The Mississippi Institutions of Higher Learning: Mississippi Course Redesign Initiative The University of Southern Mississippi Course Title: Intermediate Algebra Project Abstract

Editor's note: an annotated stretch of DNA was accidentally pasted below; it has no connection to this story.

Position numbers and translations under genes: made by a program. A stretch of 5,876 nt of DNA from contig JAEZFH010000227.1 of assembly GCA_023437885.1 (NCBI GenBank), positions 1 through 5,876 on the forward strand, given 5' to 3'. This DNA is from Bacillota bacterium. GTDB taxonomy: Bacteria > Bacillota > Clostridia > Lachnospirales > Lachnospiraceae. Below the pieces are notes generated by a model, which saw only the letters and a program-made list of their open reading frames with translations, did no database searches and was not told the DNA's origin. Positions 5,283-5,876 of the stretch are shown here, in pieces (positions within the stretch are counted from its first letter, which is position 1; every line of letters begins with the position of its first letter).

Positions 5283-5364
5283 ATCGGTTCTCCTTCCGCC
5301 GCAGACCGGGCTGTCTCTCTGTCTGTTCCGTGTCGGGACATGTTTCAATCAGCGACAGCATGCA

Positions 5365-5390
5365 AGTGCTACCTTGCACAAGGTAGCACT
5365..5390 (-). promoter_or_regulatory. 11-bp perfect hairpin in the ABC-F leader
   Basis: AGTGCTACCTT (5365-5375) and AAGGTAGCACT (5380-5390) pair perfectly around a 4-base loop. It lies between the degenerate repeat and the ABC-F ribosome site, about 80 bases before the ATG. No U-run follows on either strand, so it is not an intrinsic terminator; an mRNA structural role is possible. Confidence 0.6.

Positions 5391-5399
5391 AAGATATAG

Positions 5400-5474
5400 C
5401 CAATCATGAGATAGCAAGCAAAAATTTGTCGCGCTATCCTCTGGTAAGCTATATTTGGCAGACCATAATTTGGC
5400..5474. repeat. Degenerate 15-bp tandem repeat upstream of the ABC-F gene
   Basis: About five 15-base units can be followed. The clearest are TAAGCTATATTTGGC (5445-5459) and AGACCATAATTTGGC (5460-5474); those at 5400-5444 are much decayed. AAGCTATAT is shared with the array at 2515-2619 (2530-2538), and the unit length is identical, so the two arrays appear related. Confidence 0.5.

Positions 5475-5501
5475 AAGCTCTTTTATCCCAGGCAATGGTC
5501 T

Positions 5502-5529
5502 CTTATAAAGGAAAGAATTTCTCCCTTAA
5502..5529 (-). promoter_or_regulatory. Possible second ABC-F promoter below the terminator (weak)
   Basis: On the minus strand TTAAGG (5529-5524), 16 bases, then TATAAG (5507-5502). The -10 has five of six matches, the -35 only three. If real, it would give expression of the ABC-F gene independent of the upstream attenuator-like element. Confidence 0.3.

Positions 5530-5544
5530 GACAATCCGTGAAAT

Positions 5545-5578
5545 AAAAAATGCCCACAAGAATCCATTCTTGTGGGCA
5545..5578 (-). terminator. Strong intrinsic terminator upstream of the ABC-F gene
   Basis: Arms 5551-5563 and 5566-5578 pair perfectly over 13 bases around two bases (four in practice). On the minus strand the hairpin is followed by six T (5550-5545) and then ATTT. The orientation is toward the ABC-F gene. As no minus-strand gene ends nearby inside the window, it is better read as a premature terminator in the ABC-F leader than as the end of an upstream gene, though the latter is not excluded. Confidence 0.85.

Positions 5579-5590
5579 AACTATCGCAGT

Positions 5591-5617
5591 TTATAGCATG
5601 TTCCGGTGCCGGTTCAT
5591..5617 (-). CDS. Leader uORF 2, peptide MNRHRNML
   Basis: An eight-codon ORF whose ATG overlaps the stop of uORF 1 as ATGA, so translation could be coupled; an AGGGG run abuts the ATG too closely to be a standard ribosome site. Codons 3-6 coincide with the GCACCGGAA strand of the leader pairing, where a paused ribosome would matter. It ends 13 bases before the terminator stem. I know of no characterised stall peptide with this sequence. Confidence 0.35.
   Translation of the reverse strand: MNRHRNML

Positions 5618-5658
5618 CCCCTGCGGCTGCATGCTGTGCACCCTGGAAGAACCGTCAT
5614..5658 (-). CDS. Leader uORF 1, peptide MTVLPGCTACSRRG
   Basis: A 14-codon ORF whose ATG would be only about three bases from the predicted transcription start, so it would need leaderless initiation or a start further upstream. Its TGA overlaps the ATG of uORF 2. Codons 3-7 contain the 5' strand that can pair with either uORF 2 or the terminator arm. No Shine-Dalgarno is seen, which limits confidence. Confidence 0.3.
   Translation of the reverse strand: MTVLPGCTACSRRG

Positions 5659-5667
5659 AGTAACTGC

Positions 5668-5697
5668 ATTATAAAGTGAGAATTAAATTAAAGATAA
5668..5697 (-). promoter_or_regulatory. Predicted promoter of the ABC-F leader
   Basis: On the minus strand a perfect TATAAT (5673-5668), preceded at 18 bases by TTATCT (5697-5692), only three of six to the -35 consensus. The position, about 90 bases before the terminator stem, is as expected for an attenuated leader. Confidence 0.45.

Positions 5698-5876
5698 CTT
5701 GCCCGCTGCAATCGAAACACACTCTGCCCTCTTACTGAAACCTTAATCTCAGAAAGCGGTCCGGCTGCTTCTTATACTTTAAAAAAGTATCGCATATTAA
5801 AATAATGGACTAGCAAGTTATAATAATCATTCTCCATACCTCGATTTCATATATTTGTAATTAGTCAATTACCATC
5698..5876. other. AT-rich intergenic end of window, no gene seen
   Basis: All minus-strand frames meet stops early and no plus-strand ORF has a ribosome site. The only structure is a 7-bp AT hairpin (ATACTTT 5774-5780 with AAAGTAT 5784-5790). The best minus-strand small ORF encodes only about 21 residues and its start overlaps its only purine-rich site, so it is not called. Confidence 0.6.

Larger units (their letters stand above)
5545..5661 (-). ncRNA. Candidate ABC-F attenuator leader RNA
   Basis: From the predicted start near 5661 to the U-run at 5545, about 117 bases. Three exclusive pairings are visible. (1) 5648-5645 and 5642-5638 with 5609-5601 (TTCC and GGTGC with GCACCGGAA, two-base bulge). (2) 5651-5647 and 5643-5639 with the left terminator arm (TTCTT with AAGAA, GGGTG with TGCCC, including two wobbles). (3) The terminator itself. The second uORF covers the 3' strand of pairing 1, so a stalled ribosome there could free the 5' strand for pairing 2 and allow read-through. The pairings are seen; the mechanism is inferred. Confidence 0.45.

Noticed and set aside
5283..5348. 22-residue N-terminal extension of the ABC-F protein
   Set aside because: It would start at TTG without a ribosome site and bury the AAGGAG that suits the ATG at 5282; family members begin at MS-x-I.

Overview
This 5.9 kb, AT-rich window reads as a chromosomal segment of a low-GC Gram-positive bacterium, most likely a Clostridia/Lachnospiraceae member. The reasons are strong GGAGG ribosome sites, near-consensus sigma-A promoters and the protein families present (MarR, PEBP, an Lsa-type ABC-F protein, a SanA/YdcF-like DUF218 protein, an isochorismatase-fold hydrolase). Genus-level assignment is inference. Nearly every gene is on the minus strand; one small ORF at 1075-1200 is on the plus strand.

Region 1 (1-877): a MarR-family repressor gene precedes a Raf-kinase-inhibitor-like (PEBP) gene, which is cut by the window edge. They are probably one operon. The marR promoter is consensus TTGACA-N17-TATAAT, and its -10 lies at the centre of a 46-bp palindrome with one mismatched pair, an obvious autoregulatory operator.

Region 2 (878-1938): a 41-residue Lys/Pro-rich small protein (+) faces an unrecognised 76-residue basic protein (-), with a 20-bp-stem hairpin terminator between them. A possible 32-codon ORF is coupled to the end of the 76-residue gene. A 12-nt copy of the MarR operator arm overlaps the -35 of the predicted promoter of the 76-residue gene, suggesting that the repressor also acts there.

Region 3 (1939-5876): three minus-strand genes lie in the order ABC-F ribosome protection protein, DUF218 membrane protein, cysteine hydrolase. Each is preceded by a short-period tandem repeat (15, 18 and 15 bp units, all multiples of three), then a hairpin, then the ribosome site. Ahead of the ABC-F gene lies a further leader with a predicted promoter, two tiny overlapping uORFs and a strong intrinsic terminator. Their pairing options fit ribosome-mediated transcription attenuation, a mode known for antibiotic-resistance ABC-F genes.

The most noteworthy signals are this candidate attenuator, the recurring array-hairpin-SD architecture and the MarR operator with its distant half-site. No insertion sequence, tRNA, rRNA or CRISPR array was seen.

The University of Southern Mississippi (USM) plans to redesign Intermediate Algebra, a traditional lecturebased course meeting five hours per week. Total enrollment during AY 20072008 was approximately 1000 students with ~30 students per section. In spring 2007, a partial redesign was implemented using the Emporium Model where a number of sections reduced the lecture time to one hour per week and required three hours in the mathematics learning center. The traditional course suffers from course drift and a low, 45% success rate of C or better. Although there is a course coordinator and a common final exam which is graded using a common rubric, other tests and exams are created and graded by the instructors who are free to choose the questions and corresponding rubric. USM’s course redesign will complete the conversion of Intermediate Algebra to the Emporium Model. All students will be required to spend three hours per week in the learning center working with MyMathLab. Homework, quizzes and tests will be completed online. The learning center will be staffed by a combination of instructors, graduate teaching assistants (GTAs) and advanced undergraduates to help students as they work through their assignments. All GTA and undergraduate tutors will have completed the homework and taken the quizzes, giving them familiarity with the content and the software. Finally, groups of 40 students will also meet in a classroom one hour per week. The redesigned course will enhance the students’ educational experience, making them active and engaged learners and providing a consistent learning experience for all. Students will receive immediate feedback as well as individual assistance. Instructors will closely monitor student progress and take action in a timely manner to address deficiencies. Course drift will be eliminated as course delivery, assignments and tests become standard across sections. The impact of the course redesign on student learning outcomes will be assessed by comparing baseline data from traditional sections to the redesigned sections. Performance on a common final exam graded with a common rubric will be compared. Pre and posttest data in fall 2008 and spring 2009 will also be collected from both kinds of sections for a secondary assessment of student learning. The redesigned course will reduce the costperstudent from $96 to $76, a 21% savings. The savings will be achieved by reducing the number of sections from 25 prior to the partial redesign to 13 in the full redesign. Section size will be increased from 40 to 80, with each section split into groups of 40 for the class meeting. Two fulltime faculty members will teach the redesigned course rather than the seven who previously taught the traditional course. The released instructors will teach other math courses, reducing the need for adjunct instructors. Savings will also be used for further redesign efforts and to provide tutoring for other course offerings. In the redesign, did students learn more, less or the same compared to the traditional format? Improved Learning The team used both a common final exam graded using a common rubric and pre/posttests to assess students’ learning. In fall 2008, 231 traditional students had an average final exam score of 65.2 with a standard deviation 16.6. In fall 2009, the average score of 213 redesign students was 73.8 with a standard deviation 10.9. The overall final exam score average of redesign students was 8.6 points higher than traditional students. The final exam data from the redesigned course had a much smaller standard deviation, which reflects the overall quality of their performance. The percentage of students passing the exam with a grade of C or better increased by 27 percentage points (from 44% to 71%). The percentages of Ds and Fs earned on the final exam in the redesign were 18% and 11% compared to the 24% and 32% in traditional course. These differences in performance between the two groups of students are statistically significant. In fall 2008, 230 traditional students took both pre and posttests. The average score increased from 3.0 (pretest) to 12.5 (posttest), a gain of 9.5 points. In fall 2009, 203 redesign students took both pre and posttests. The average score increased from 5.5 (pretest) to 14.6 (posttest), a gain of 9.1. Improved Completion The percentage of redesign students earning a final grade of C or better was 26% compared with an historical rate of 34% in the traditional format. Other Impacts on Students Of the students who took College Algebra in spring 2010 after completing Intermediate Algebra in the redesigned format in fall 2009, 70% successfully completed the course. The rate from fall 2009 and spring was 40%. A graduate student from USM Center for Science and Math Education collected responses from seven instructors who taught both traditional and redesigned courses. All seven instructors strongly felt that the redesign was better in training the students to be more independent learners and agreed that this was the greatest benefit of the redesign. Were costs reduced as planned? The cost savings plan projected a reduction in the costperstudent from $96 to $76, a 21% savings, and was successfully implemented. The savings was achieved by reducing the number of sections from 18 to 9 in the fall 2009 full implementation. Section size was increased from 40 to 80, with each section split into groups of 40 for the class meeting. However, the staffing plan was not implemented. Due to budget cuts, no graduate students were assigned to teach sections of Intermediate Algebra, forcing the fulltime and adjunct faculty to teach multiple sections of 80, which proved to be extremely challenging. Pedagogical Improvement Techniques What techniques contributed most to improving the quality of student learning? Mastery modules. Course content was divided into 10 modules consisting of two to five sections, depending on the material to be covered. Students were required to show mastery of each module before access to the following module was allowed. Mastery was shown by scoring 70% on the module quiz. Mastery was also required on a comprehensive midcourse test. Consistent content delivery. MyMathLab provided lectures that students could access online from anywhere. This allowed instructors’ time with students to be spent addressing specific content problem areas. All students received the same content information focused on the objectives selected for the course. Immediate feedback and assessment. MyMathLab provided feedback on each homework problem so that students knew which techniques they had mastered and which ones needed further study. The software also graded quizzes and tests immediately and allowed students to review work submitted again to make them aware of what they had mastered and what needed to be studied further. Acceleration. Students who were motivated and had a sufficient math background were able to work quickly and finish the course ahead of the deadline. Cost Reduction Techniques What techniques contributed most to reducing costs? Online content delivery. MyMathLab provided lectures that students could access online from anywhere. This allowed instructors to manage the progress of two groups of 40 students. Online quizzes and midcourse test. One instructor created all quizzes and tests. Redistribution of work. Graduate teaching assistants (GTAs) ran weekly progress reports from the software which were given to each instructor prior to class so that instructors could address individual students’ progress. This freed instructors’ time to work in the learning lab with students on content issues. Implementation Issues What implementation issues were most important? Failure to enforce deadlines. Students felt the course was selfpaced even though deadlines were set for each module and students were regularly reminded of missed deadlines during class and with emails. Many students did not meet the required deadlines since the team allowed them to work with no penalty after the deadline. This meant that many did not finish the course by the end of the semester, which accounted for the extremely high DFW rate. Administrative buyin. When the redesign began, the project was led by the department chair with strong support from the dean and upperlevel administration. During the course of the project, the department chair left USM and a new dean and new provost were appointed. This left the full implementation in the hands of a single instructor without support from upperlevel administrators. Too many students to manage. USM experienced severe budget cuts during the course of the project. The redesign plan called for a number of GTAs to teach the course. These GTAs were reassigned to teach other courses, which meant that instructors had to teach multiple sections of Intermediate Algebra. One instructor taught three sections (240 students), which made monitoring student progress extremely difficult. Student attitude. Students felt they were “teaching” themselves even though lectures were online and individualized help was available 65 hours per week in the math learning center. Staff training. Tutor training consisted of giving the tutors an account in the software and having them work the homework problems they would be tutoring in the math learning center. Further and more detailed tutor training will be done in the future. No instructor training was done. Since the full implementation in fall 2009, weekly meetings of instructors have been held. At these meetings instructors discuss upcoming deadlines, emails to be sent to students as well as how to present the content. Inexperienced instructors needed help anticipating problems students would have with content. Will the redesign be sustained now that the grant period is over? The university has invested in a new, larger math learning center which includes a classroom to be used exclusively for math classes in the redesigned format. This eliminates the need for other classrooms on campus for these classes. This larger space also makes it possible for all Intermediate Algebra and all College Algebra to be taught using the redesigned format. Because of the changes in leadership at both the department and university level, however, it is questionable whether the redesign will be continued.